Mount Calvary Church

A Roman Catholic Parish

The Personal Ordinariate of S. Peter

Eutaw Street and Madison Avenue

Baltimore, Maryland

Rev. Albert Scharbach, Pastor

Rev. Michael Heinle, Celebrant

Andrew Johnson, Organist and Music Director



November 1, 2020

10:00 AM

This service will be livecast


Organ Prelude

“In Paradisum,” Gabriel Fauré

“In Paradisum” Gabriel Fauré (1845-1924) This morning’s prelude is a transcription of the last movement from Fauré’s Requiem (1887), whose comforting lyrics speak for
themselves:  May the angels lead you into paradise; may the martyrs receive you at your arrival and lead you to the holy city, Jerusalem. May choirs of angels receive you and with Lazarus, once a poor man, may you have eternal rest.


Organ Postlude

“O Day of Peace,” C.H.H. Parry

O day of peace that dimly shines through all our hopes and prayers and dreams,
Guide us to justice, truth, and love, delivered from our selfish schemes.
May swords of hate fall from our hands, our hearts from envy find release,
Till by God’s grace our warring world shall see Christ’s promised reign of peace.
Then shall the wolf dwell with the lamb, nor shall the fierce devour the small;
As beasts and cattle calmly graze, a little child shall lead them all.
Then enemies shall learn to love, all creatures find their true accord;
The hope of peace shall be fulfilled, for all the earth shall know the Lord.


Offertory Anthem

“O quam gloriosum,” Tomás Luis de Victoria

O quam gloriosum est regnum,
in quo cum Christo gaudent omnes Sancti,
amicti stolis albis,
sequuntur Agnum, quocumque ierit.

O how glorious is the kingdom,
in which all the saints rejoice with Christ,
arrayed in white robes,
they follow the Lamb, wherever He goes.

: “O quam gloriosum” Tomás Luis de Victoria (1548-1611), who was the premiere Spanish composer of Renaissance polyphony in the 16th century. The opening three chords seem to expand like the heavens. Then, Victoria portrays the joyful saints with rapid ascending scalar motion below a floating soprano line.


Communion Anthem

“At the River,” arr. Aaron Copland

Shall we gather by the river,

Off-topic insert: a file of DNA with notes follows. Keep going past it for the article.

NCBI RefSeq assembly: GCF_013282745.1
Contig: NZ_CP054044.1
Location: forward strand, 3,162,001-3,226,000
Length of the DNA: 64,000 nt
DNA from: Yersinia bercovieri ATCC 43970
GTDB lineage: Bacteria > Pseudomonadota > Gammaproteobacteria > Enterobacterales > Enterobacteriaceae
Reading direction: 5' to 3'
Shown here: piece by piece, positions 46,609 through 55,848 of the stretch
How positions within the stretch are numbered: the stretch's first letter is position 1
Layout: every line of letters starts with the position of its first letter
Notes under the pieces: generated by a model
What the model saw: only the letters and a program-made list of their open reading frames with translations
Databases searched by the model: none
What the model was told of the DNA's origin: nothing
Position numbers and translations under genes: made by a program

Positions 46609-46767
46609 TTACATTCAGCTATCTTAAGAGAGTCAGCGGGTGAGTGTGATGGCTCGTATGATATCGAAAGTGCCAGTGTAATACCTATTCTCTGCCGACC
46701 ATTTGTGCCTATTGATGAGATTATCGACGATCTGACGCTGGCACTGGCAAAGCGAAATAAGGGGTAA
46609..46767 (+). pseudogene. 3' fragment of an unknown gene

Where bright angel’s feet have trod,
With its crystal tide forever
Flowing by the throne of God?

Yes, we’ll gather by the river,
The beautiful, the beautiful river,
Gather with the saints by the river
That flows by the throne of God.

Soon we’ll reach the shining river,
Soon our pilgrimage will cease,
Soon our happy hearts will quiver
With the melody of peace.

Yes, we’ll gather by the river,
The beautiful, the beautiful river,
Gather with the saints by the river
That flows by the throne of God.

Aaron Copland (1900-1990) who redefined and elevated American music in the 20th century. This piece, like many of his other works, is based on an American folk tune. Copland is careful to leave the hymn melody nearly unchanged and instead creates a new musical landscape around it which is both gentle and supportive of the soloist.



For all the saints is by the Anglican bishop William Walsham How (1823—1897), who was a great friend of the poor of his diocese, and was known variously as ‘the children’s bishop’, ‘the poor man’s bishop’ and ‘the omnibus bishop’ (the last referring to his preferred means of travel about his diocese). This hymn derives much of its power from its ability to capture the spirit of the Church Militant here on earth, using imagery from the book of Revelation. Vaughan Williams composed the tune SINE NOMINE (‘without a name’) for this hymn. It has been suggested that the name of the tune refers to the countless number of saints who are not remembered by name but who are part of the ‘glorious company’.

Jerusalem, my happy home has a complicated history. It may have been written by a 16th century Catholic priest “F. B. P” (¿Francis Baker Porter?) imprisoned in the Tower and it may be based on The Meditations of St. Augustine. It exists in several versions; the one we use was said to be the favorite hymn of Elizabeth Ann Seton. As adults, we know we live in a vale of tears: the disappointments of life, the sickness and death of friends and family, the destruction that evil works in God’s creation. This world as it now exists is not our home, which we will find in the transfigured world of the New Creation. The disharmony of the present age will be replaced by the harmony of heaven, symbolized by music, the new song, canticum novum, that we will forever sing. LAND OF REST is an American folk tune with roots in the ballads of northern England and Scotland. It was known throughout the Appalachians; a shape-note version of the tune was published in The Sacred Harp (1844).

Joy and triumph everlasting is a translation by the English poet laureate Robert Bridges (1844-1930) of Adam of St. Victor’s (1112-1146) hymn Superne matris gaudia. The first verse contains a paradox: ‘For that pure immortal gladness / all our feast days mourn and sigh’. The very act of rejoicing at annual festivals, fixed points in earthly time, causes us to mourn for a place where there will be no time, and no feast-days – ‘no ends nor beginnings but one equal eternity’, as John Donne has it. The tune GENEVAN 42 is an adaptation by Louis Bourgeois (1510–1559) of a tune by Claude Goudimel (1501–1572), a French Calvinist who was killed in the St. Bartholomew’s Day Massacre.

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